This is a story about how birding suddenly became unimportant after crossing paths with an orphaned duckling. I’ll forewarn you that cuteness abounds, with just a little suspense. Here goes…
My husband and I were itching for a short after-work birding session last Friday, so we visited a nearby park in the hopes of finding some migrants. Twenty minutes later, as we looked up the creek, we heard some chirping. “Uh, there’s a duckling swimming over here,” Jonathan said, and we saw a small yellowish puff floating downstream, beginning to swim toward us with all its might.
Jonathan quickly scooped it out with his hands. “It looks like a Wood Duck!” We’ve heard that ducks with babies will often adopt orphaned ducklings, but there were no ducks or ducklings to be found in the area.
It was shivering profusely. So, we put it (aka “Woodie”) in my beanie and returned home. I texted my go-to wildlife rehabilitator and contacted the only vet I know that accepts wild birds, but it was closed.
By following dozens of wildlife rehabilitation centers on Instagram, I have the highest respect for the work they do. Plus, I’ve transported a number of injured birds – swifts, doves, warblers, and a feisty Pied-billed Grebe. But there’s only one person nearby specializing in waterfowl care: Kristen Heitman, executive director of Providence Wildlife Rehabilitation, Inc.
Baby season is in full swing, despite the pandemic, although many rehabbers are working alone or with minimal volunteers. As such, it was two hours before Kristen replied. My phone vibrated at 9:21 p.m. “Tomorrow at 10:30?” Ok, deal. “Make sure he can’t jump out of the box… I’ll meet you at the end of our drive.”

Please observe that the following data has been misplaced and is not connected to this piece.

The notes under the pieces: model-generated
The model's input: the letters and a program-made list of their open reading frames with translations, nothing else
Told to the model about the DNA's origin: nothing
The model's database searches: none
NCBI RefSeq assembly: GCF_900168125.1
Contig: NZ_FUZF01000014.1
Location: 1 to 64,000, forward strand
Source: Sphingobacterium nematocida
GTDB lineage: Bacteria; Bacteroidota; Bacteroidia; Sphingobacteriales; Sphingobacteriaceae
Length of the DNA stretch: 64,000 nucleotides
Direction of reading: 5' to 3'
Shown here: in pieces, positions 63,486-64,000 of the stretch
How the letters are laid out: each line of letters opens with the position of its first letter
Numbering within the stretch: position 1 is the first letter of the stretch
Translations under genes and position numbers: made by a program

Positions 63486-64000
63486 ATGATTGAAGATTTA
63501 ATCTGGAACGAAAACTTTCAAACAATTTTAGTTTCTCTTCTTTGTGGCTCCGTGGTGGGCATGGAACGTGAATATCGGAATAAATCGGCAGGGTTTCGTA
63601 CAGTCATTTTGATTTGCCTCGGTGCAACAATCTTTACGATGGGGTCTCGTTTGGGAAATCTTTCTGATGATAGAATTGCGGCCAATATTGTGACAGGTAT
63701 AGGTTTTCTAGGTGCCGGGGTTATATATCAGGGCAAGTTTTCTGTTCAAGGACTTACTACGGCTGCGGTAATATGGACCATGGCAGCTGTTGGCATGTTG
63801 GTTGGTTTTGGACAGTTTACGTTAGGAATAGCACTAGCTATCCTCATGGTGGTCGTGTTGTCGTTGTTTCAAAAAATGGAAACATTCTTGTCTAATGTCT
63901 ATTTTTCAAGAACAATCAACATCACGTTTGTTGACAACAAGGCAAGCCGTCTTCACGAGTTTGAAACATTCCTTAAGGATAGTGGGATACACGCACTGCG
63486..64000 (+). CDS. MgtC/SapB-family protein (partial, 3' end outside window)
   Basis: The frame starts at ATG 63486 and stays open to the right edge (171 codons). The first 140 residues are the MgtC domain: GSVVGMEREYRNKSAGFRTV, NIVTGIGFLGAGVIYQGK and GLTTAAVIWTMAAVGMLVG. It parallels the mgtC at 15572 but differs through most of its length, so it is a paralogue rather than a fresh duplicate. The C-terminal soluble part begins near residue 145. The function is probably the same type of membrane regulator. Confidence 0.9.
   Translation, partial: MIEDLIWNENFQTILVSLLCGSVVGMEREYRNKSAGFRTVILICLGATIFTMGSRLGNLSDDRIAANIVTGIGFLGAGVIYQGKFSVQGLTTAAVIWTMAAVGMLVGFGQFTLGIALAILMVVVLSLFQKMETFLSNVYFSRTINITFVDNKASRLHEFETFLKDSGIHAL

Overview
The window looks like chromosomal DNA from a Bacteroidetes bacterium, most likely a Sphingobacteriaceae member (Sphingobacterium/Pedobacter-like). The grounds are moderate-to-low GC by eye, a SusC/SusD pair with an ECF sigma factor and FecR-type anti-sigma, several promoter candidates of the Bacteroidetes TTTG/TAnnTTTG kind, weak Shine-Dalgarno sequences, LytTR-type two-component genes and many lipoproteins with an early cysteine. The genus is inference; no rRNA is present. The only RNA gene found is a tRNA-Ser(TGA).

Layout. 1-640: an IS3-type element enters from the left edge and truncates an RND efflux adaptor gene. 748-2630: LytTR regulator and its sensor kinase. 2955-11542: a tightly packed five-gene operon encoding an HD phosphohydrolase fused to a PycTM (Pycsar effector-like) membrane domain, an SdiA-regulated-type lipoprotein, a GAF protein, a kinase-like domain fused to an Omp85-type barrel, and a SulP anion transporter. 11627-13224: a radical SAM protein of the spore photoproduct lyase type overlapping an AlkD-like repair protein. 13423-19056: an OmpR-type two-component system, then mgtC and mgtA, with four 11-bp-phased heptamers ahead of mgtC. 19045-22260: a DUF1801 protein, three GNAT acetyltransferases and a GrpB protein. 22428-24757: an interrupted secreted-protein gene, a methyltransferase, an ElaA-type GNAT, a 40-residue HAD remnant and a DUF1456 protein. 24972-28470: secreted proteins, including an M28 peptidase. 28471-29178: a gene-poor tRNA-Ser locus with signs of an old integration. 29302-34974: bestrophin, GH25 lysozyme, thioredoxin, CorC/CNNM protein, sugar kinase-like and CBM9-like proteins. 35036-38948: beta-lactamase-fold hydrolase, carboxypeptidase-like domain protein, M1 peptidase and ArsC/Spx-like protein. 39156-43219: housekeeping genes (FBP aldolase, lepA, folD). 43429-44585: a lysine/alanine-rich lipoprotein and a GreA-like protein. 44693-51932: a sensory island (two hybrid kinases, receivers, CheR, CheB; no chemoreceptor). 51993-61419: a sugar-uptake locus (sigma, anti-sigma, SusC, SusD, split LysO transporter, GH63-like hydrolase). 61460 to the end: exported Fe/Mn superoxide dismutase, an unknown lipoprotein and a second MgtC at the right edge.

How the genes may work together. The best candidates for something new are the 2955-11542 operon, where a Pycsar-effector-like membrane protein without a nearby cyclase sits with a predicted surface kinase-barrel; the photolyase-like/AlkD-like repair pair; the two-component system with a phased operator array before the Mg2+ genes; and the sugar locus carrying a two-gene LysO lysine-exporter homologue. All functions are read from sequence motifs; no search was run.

The next morning was Cornell Lab’s Global Big Day, and we were committed to birding three sites as part of our county tally and Birdathon scouting. All we had to do was keep the duckling warm and secure overnight. And alive. No big deal, right? Except that we have a cuddly killer – an indoors-only cat named Ed, who instinctively sensed its presence.
We put the duckling in a bucket and kept it in our office next to a space heater, with a towel draped over the top, which was Jonathan’s brilliant idea of imitating a nesting cavity. (Kristen told us not to put water in with the duckling because it might easily get wet and catch hypothermia.) We kept the lights off in the room and closed the door to keep Ed out. We checked the duckling minimally, mainly to make sure it wasn’t shaking any longer, and then went to bed.
We were both worried that we would wake up to a dead duckling. Cue Gimli’s famous line before the battle of Helm’s Deep in the second installment of the Lord of the Rings movies: “Whatever luck you live by, let’s hope it lasts the night.” Fingers crossed.
Around 5:30 a.m., we jolted from sleep to the obvious sound of a critter screaming. “Oh, my god, Ed has Woodie!” We thought for sure that Ed was in the room with the duckling. Jonathan raced downstairs… but the door was still shut. Woodie was safe. Phew! But he found a mouse in the grips of our cat. Jonathan held Ed and I got the mouse. It was a terrified, teensy gray house mouse. It wasn’t looking good.
Since the temperature dipped below 30 degrees Fahrenheit that night, we assume (and hope) that the mouse came in from the cold before it was ambushed. While the mouse didn’t make it, we were relieved that the duckling was all right.
After a little more shuteye and some Global Big Day birding, we delivered Woodie. “Oh! It IS a Wood Duck,” Heitman said. “It still has its egg tooth.” While chatting, we learned that baby Wood Ducks are prone to stress, and they need more warmth than Mallard ducklings. Kristen also said that she cares for all sorts of birds, but waterfowl is her passion.
Woodie was curious and chatty on the drive to Kristen’s facility.
We were happy to cut short our birding and help this duckling find its way to Providence Wildlife Rehabilitation. Woodie is in very good hands.
Happy Mother’s Day to all the rescue moms!
P.S. Our cat Ed, by the way, has never been feral. But if anyone thinks that their tame, domesticated cat is not going to harm a fly, I have news for you: cats kill wildlife instinctively. They are recognized as the number one threat to global biodiversity. Keeping your feline companion indoors is safest for the cat, the birds, and other critters.